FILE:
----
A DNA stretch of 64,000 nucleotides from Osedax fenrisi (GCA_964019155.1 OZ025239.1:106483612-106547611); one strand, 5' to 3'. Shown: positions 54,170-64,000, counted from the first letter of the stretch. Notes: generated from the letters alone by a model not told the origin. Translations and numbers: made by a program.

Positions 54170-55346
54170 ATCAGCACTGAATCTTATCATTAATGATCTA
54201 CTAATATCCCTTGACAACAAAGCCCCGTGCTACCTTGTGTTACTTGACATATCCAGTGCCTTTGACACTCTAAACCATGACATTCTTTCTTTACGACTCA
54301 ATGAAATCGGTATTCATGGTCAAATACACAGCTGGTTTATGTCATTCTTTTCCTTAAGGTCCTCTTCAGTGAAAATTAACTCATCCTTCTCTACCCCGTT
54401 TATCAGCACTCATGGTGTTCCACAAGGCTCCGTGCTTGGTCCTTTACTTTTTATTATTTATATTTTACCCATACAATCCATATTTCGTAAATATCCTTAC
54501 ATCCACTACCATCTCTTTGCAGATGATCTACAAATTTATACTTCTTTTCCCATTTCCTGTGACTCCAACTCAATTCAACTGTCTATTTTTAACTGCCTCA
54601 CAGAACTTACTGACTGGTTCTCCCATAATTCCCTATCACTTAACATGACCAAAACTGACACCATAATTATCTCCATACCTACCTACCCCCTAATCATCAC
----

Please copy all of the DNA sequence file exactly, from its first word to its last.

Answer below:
A DNA stretch of 64,000 nucleotides from Osedax fenrisi (GCA_964019155.1 OZ025239.1:106483612-106547611); one strand, 5' to 3'. Shown: positions 54,170-64,000, counted from the first letter of the stretch. Notes: generated from the letters alone by a model not told the origin. Translations and numbers: made by a program.

Positions 54170-55346
54170 ATCAGCACTGAATCTTATCATTAATGATCTA
54201 CTAATATCCCTTGACAACAAAGCCCCGTGCTACCTTGTGTTACTTGACATATCCAGTGCCTTTGACACTCTAAACCATGACATTCTTTCTTTACGACTCA
54301 ATGAAATCGGTATTCATGGTCAAATACACAGCTGGTTTATGTCATTCTTTTCCTTAAGGTCCTCTTCAGTGAAAATTAACTCATCCTTCTCTACCCCGTT
54401 TATCAGCACTCATGGTGTTCCACAAGGCTCCGTGCTTGGTCCTTTACTTTTTATTATTTATATTTTACCCATACAATCCATATTTCGTAAATATCCTTAC
54501 ATCCACTACCATCTCTTTGCAGATGATCTACAAATTTATACTTCTTTTCCCATTTCCTGTGACTCCAACTCAATTCAACTGTCTATTTTTAACTGCCTCA
54601 CAGAACTTACTGACTGGTTCTCCCATAATTCCCTATCACTTAACATGACCAAAACTGACACCATAATTATCTCCATACCTACCTACCCCCTAATCATCAC